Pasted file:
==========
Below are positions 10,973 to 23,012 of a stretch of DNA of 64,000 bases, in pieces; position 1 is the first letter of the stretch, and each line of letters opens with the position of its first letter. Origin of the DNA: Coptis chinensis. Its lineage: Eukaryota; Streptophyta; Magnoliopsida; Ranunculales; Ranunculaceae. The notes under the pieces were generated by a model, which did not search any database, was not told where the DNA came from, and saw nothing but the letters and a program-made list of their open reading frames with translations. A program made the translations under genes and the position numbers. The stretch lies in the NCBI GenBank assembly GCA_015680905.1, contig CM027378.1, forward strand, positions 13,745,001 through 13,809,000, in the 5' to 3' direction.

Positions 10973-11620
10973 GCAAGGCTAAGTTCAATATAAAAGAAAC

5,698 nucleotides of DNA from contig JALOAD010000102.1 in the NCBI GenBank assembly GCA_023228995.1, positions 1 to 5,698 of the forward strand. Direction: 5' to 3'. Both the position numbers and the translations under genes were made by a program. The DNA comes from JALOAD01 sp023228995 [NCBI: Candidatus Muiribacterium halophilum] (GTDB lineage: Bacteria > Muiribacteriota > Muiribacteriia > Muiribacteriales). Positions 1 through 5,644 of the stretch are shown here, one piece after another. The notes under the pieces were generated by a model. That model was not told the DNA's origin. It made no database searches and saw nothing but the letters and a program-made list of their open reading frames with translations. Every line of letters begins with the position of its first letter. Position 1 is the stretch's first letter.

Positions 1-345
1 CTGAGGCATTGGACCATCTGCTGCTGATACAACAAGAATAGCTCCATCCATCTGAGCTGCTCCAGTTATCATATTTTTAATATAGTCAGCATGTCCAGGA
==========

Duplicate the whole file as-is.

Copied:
Below are positions 10,973 to 23,012 of a stretch of DNA of 64,000 bases, in pieces; position 1 is the first letter of the stretch, and each line of letters opens with the position of its first letter. Origin of the DNA: Coptis chinensis. Its lineage: Eukaryota; Streptophyta; Magnoliopsida; Ranunculales; Ranunculaceae. The notes under the pieces were generated by a model, which did not search any database, was not told where the DNA came from, and saw nothing but the letters and a program-made list of their open reading frames with translations. A program made the translations under genes and the position numbers. The stretch lies in the NCBI GenBank assembly GCA_015680905.1, contig CM027378.1, forward strand, positions 13,745,001 through 13,809,000, in the 5' to 3' direction.

Positions 10973-11620
10973 GCAAGGCTAAGTTCAATATAAAAGAAAC

5,698 nucleotides of DNA from contig JALOAD010000102.1 in the NCBI GenBank assembly GCA_023228995.1, positions 1 to 5,698 of the forward strand. Direction: 5' to 3'. Both the position numbers and the translations under genes were made by a program. The DNA comes from JALOAD01 sp023228995 [NCBI: Candidatus Muiribacterium halophilum] (GTDB lineage: Bacteria > Muiribacteriota > Muiribacteriia > Muiribacteriales). Positions 1 through 5,644 of the stretch are shown here, one piece after another. The notes under the pieces were generated by a model. That model was not told the DNA's origin. It made no database searches and saw nothing but the letters and a program-made list of their open reading frames with translations. Every line of letters begins with the position of its first letter. Position 1 is the stretch's first letter.

Positions 1-345
1 CTGAGGCATTGGACCATCTGCTGCTGATACAACAAGAATAGCTCCATCCATCTGAGCTGCTCCAGTTATCATATTTTTAATATAGTCAGCATGTCCAGGA